Can Best Buy take on Amazon?
The electronics retailer wants to combat 'showrooming' by lowering online prices, but competing with the e-commerce giant won't be easy.
For one thing, as Bloomberg News notes, Best Buy only generates about 6% of its sales online. Though the Richfield, Minn., company recently hired former Expedia (EXPE) president Scott Durchslag as its new head of e-commerce, building the business is not going to be easy.
Many consumers have gotten into the habit of using Best Buy's large, cavernous stores as a showroom to check out merchandise they plan to buy online at a lower price. The costs associated with these stores is one reason why Best Buy is not competitive with Amazon. A study released by Barclay's earlier this year found that goods sold on Best Buy's site were 4.2% higher -- before tax and shipping -- than Amazon. That's a huge advantage.
Best Buy's new CEO, turnaround specialist Hubert Joly, has the unenviable task of figuring out how to lower prices without crushing profit margins. Anybody can give merchandise away for free. Changing consumer behavior is never easy, though, and if Best Buy wants to beat Amazon at its own game, its prices will have to be lower then the e-commerce giant's. The problem with this approach, though, is that it may take business away from its stores. Moreover, what's to stop Amazon and other rivals from discounting to start a price war?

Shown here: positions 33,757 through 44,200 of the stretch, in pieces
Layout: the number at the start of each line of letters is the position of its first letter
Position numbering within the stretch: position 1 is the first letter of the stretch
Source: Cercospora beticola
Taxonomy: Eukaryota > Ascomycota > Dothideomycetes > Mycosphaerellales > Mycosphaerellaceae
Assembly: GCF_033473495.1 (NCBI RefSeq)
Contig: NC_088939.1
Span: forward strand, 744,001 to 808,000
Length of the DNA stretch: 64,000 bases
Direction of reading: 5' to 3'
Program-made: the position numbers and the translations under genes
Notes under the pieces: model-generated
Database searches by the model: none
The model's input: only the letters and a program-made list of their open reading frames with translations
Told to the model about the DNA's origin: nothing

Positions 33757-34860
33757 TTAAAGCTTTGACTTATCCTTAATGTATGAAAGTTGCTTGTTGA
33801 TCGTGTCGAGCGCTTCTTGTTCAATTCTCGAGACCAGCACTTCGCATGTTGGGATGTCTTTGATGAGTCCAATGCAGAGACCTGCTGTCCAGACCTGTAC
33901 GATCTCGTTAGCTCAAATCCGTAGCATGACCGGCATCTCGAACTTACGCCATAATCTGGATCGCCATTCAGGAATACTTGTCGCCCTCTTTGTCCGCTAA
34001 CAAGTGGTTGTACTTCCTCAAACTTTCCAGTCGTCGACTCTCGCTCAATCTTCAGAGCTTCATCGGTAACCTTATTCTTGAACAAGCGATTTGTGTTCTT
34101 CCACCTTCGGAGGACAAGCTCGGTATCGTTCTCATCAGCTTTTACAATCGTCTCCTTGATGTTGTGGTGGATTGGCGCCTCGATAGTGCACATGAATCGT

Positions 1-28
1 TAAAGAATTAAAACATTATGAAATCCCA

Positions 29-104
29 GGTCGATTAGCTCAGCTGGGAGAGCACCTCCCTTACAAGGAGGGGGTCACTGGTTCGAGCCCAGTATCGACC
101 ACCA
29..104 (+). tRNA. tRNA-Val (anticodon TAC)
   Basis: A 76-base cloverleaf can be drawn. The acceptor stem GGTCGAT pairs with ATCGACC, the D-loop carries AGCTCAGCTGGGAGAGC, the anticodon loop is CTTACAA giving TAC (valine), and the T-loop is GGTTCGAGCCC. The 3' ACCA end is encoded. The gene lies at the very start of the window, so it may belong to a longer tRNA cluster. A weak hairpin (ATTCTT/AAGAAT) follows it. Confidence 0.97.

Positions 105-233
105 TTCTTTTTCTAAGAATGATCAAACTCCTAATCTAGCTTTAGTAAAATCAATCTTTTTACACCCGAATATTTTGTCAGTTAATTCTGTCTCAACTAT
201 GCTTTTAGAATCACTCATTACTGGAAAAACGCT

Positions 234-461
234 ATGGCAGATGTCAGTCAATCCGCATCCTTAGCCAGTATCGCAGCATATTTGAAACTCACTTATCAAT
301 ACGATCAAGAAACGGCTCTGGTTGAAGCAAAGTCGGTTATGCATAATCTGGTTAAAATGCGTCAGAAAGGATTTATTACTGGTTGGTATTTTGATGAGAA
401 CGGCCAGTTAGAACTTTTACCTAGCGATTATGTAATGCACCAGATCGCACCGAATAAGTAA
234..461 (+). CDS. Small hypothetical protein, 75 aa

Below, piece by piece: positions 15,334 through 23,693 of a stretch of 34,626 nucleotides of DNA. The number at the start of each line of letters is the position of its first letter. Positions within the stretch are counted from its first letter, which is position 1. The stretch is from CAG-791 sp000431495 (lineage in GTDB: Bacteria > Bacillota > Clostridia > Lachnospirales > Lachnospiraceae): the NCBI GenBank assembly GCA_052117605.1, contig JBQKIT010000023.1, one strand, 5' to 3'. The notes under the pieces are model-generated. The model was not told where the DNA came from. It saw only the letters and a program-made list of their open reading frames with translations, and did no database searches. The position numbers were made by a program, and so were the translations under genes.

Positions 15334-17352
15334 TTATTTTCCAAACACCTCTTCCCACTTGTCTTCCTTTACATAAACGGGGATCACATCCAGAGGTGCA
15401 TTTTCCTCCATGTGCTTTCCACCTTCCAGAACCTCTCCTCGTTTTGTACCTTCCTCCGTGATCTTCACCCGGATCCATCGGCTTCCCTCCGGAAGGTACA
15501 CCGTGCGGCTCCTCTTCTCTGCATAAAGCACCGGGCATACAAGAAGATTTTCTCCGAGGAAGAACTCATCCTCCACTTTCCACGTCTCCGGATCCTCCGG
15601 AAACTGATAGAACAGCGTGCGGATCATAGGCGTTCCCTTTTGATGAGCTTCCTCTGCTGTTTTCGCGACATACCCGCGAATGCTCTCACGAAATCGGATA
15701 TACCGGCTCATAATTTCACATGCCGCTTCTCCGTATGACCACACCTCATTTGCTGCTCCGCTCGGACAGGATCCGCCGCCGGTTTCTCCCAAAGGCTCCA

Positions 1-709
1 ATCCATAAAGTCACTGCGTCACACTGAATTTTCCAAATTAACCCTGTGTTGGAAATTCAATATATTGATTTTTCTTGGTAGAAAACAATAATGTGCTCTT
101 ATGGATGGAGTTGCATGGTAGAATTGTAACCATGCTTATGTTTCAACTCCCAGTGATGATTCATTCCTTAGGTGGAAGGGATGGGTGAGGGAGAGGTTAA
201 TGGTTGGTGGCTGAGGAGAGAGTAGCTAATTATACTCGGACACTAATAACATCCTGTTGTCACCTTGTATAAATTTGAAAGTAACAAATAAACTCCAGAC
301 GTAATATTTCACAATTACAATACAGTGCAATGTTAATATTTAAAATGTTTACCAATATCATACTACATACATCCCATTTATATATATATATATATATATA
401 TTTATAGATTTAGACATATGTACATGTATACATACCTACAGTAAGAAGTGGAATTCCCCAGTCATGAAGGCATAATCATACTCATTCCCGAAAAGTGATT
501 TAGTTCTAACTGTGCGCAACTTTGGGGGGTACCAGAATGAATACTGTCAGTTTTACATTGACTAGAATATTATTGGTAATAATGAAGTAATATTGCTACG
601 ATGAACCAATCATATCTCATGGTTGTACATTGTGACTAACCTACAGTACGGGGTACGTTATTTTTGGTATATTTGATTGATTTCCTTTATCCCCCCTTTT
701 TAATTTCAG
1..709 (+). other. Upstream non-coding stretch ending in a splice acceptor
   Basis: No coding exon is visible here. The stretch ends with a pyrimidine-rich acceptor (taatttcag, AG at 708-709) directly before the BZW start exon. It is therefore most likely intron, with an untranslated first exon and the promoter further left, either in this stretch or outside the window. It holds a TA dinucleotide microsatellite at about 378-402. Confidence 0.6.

Shares of Best Buy have slumped more than 23% this year as the chain struggled to attract consumers to its more than 1,000 stores. Comparable store sales, a key retail metric, have fallen for eight of the past 10 quarters. The chain has suspended share buybacks and reduced its earnings outlook. Many analysts argue that the competition in the consumer electronics industry will only intensify. At the same time, founder Richard Schulze is moving forward with his proposed $11 billion takeover of the company.
Best Buy's future remains uncertain. Competing with Amazon on price is the right move for the chain, though it may be too little too late.
--Jonathan Berr does not own shares of the listed stocks. Follow him on Twitter @jdberr.
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